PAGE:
Monday, September 19, 2022

How to deal with change, from the girl who hates change

What’s the worst that could happen? 

Words that I’ve heard many, many times as someone who fears change. The only thing is, when you have an imagination as active as mine, it’s not always the best question to ask. Because I’ll tell you exactly what’s the worst that could happen, in grim and excessive detail. 

You know that character from A Series of Unfortunate Events - Josephine Anwhistle? She’s so weighed down with grief that she becomes terrified of everything in the house, even the most mundane things. 

‘Don’t stand too close to the fridge - it might fall on you and kill you.’ 

Well, that used to be me in life - only in more of a figurative sense (not much can keep me away from the fridge). Instead, it was more like ‘don’t enter the competition. You might win and have to do a speech and throw up in front of everyone and then faint’. Or ‘don’t apply for the job. You might completely fluff the interview and become the laughing stock of the office while they use you as the prime example of how not to answer an interview question.’

So, what’s the worst that could happen? You’ll probably wish you didn’t ask.

Nowadays, I like to think I’m more open to change. A transition that only happened over the last few years, which - given the amount of significant events we’ve lived through - probably makes sense. Now, instead of heartpounding anxiety and citrussy nausea washing over me, it’s more of a numbness whenever the idea of general change is brought up. Almost like someone hits ‘pause’ on my thoughts, giving me a moment to think about the bigger picture before I enter full-on Josephine territory.

What’s the secret? I wish I knew. Maybe it’s simply growing up. And I don’t mean maturity-wise (although that might be part of it). I mean the older we get, the more likely we are to have experienced a whole load of changes. I’ve definitely gone through more life-altering changes now, at 24, than I had as a bright-eyed 8-year-old when the biggest thing I had to adapt to was eating sandwiches on brown bread (and now I only eat brown bread through choice. See? Change can be good).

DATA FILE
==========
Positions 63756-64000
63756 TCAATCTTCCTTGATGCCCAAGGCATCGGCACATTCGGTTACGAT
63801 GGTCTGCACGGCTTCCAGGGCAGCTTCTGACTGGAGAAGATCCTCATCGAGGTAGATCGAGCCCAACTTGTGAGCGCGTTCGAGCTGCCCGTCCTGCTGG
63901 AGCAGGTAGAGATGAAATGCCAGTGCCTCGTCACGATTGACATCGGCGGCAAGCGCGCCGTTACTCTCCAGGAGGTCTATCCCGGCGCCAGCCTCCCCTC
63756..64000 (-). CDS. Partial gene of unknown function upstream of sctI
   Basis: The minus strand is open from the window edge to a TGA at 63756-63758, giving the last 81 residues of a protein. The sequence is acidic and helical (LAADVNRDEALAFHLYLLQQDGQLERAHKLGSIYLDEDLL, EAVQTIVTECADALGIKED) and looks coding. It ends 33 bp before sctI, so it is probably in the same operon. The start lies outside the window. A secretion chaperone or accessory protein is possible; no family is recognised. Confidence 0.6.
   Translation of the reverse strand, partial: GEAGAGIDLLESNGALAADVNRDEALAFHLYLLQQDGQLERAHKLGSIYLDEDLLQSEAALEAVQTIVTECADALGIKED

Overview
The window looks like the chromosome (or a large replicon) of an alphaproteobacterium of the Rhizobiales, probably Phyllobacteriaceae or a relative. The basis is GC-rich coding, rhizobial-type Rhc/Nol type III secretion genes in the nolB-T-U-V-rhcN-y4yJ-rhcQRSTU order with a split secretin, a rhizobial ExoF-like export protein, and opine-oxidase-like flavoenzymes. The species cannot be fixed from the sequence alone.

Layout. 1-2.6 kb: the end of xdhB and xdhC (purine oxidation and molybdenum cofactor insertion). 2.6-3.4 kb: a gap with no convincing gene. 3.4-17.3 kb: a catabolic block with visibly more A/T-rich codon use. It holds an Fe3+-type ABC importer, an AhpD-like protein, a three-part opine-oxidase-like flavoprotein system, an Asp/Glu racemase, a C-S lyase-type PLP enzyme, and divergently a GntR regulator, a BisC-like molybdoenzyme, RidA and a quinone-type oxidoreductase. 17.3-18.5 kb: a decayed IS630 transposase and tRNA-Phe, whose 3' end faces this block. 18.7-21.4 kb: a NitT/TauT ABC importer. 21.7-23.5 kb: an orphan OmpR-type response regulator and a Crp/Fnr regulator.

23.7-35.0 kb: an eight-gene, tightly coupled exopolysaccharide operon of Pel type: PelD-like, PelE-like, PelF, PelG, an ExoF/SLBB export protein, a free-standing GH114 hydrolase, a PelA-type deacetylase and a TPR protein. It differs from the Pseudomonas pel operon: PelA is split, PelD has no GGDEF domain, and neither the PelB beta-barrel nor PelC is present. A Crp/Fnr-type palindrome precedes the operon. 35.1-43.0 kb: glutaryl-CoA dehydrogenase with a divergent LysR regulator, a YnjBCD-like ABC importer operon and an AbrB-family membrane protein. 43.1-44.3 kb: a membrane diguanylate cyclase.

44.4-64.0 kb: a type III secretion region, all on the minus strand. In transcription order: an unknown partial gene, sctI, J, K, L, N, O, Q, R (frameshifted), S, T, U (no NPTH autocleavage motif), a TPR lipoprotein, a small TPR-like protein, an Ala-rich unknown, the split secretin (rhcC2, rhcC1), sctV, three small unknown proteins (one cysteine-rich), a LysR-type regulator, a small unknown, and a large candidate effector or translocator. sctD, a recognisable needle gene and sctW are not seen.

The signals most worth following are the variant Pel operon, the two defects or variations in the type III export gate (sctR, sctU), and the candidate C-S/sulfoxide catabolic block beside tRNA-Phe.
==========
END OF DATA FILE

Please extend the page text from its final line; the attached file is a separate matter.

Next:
I don’t want to give full credit to the natural aging process for my new mindset, though. There’s definitely been some active re-thinking on my part. I mean, who said something can’t be scary and exciting at the same time? This concept brought me comfort in the most terrifying times, knowing that there could still be something amazing on the other side of the door. Sure, change feels uncomfortable and uneasy and maybe even sad at first, but chances are there’s something around the corner that you hadn’t even considered. And a lot of times, that something is what leads you to exactly where you need to be.

Last year I got a book through work called Who Moved My Cheese - an apparent must-read for anyone who fears change. It came at a time when, besides a pandemic and some emotional hiccups, there were also a lot of changes happening in the workplace. I figured it might be a good time to pick it up. It’s the silliest little book about two mice - Sniff and Scurry, and two 'Littlepeople' - Hem and Haw, in a maze - all looking for cheese (a metaphor that really speaks to me). When the cheese isn't where they expect to find it, they all react in different ways. It sounds silly, and in some ways it was, but it also really stuck with me. I devoured the whole thing in one sitting (it’s only short), without reading any of the reviews. In fact, I only flipped through some of the reviews before writing this post, out of curiosity - and a lot of them were bad. Claiming that the book just uses made-up characters and a made-up story to ‘state the obvious’. But…isn’t the obvious sometimes exactly what we need to hear? I’ve always known that being able to adapt to change is preferable for personal growth, but somehow being told in story-form made me see exactly what that meant. I guess I just needed to hear it via a wholesome story with lovable characters. Yes, I did develop an emotional attachment to Haw's character.

That being said, am I a spontaneous adrenaline-junkie now who feels complete excitement about the unknown? No. Absolutely not. I still stick to my usual coffee order, and 90% of the time I choose to rewatch shows I’ve already seen rather than start a new one. But, when a larger change does come my way, I try to embrace it - asking not how will I cope with this, but instead what opportunities might come from this? So far, some pretty great ones.

So maybe that’s the secret. Maybe it’s not about curing the fear of change at all. Maybe it’s about being absolutely terrified of change, but embracing it anyway.

(What's the worst that could happen?)


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